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This edited volume brings together leading scholars on the death penalty within international, regional and municipal law. It considers the intrinsic elements of both the promotion and demise of the punishment around the world, and provides analysis which contributes to the evolving abolitionist discourse.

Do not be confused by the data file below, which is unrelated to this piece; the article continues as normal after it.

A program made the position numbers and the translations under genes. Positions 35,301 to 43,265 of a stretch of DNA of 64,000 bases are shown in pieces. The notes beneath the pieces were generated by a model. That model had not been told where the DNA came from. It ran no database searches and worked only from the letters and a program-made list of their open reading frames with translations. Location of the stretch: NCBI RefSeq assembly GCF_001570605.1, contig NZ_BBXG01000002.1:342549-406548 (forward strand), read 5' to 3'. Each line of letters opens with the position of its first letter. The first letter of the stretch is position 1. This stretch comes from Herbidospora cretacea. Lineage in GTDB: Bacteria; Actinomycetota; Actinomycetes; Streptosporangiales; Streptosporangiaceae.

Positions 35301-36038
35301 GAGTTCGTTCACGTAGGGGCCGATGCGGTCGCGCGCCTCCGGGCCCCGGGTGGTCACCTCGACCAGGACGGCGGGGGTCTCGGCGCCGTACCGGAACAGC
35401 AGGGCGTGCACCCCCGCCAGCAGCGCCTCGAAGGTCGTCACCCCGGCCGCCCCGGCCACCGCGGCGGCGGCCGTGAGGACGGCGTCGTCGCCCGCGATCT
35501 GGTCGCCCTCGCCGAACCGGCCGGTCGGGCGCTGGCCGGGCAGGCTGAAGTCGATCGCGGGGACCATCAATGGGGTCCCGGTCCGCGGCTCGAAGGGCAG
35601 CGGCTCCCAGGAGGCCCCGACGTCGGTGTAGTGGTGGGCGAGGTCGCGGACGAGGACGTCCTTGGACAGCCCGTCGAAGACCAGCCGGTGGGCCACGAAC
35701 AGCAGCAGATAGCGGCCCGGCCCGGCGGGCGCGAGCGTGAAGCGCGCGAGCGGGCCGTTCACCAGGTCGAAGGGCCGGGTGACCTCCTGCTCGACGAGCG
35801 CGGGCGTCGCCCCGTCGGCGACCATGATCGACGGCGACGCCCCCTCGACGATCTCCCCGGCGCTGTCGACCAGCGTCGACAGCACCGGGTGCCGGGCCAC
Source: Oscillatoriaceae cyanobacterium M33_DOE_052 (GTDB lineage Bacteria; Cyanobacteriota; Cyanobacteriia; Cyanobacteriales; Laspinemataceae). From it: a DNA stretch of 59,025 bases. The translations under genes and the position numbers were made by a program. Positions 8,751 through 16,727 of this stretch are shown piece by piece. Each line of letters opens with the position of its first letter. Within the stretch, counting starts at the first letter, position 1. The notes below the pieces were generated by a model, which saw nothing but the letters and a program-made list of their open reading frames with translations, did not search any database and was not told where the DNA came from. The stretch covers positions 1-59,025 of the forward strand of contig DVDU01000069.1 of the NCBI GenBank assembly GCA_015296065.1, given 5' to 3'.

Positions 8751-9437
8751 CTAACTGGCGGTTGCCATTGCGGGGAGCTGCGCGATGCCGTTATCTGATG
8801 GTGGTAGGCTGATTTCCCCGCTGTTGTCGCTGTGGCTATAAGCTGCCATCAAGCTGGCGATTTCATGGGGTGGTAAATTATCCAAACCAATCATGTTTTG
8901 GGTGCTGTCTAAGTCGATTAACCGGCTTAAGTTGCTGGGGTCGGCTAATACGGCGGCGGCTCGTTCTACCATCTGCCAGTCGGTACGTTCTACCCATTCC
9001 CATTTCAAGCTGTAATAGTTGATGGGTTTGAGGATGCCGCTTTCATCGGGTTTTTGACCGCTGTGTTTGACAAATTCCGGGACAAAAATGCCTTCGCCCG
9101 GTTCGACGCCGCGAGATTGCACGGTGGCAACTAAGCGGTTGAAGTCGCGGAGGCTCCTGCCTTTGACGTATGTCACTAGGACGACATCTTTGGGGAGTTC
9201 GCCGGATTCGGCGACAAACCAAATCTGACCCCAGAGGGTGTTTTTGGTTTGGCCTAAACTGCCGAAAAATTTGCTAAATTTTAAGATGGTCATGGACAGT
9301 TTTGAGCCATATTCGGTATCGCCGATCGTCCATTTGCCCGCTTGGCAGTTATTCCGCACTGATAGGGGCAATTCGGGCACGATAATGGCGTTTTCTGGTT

The contributors consider the current developments within the United Nations, the Council of Europe, the African Commission and the Commonwealth Caribbean, and engage with the emergence of regional norms promoting collective restriction and renunciation of the punishment. They investigate perspectives and questions for retentionist countries, focusing on the United States, China, Korea and Taiwan, and reveal the iniquities of contemporary capital judicial systems. Emphasis is placed on the issues of transparency of municipal jurisdictions, the jurisprudence on the 'death row phenomenon' and the changing nature of public opinion. The volume surveys and critiques the arguments used to scrutinize the death penalty to then offer a detailed analysis of possible replacement sanctions.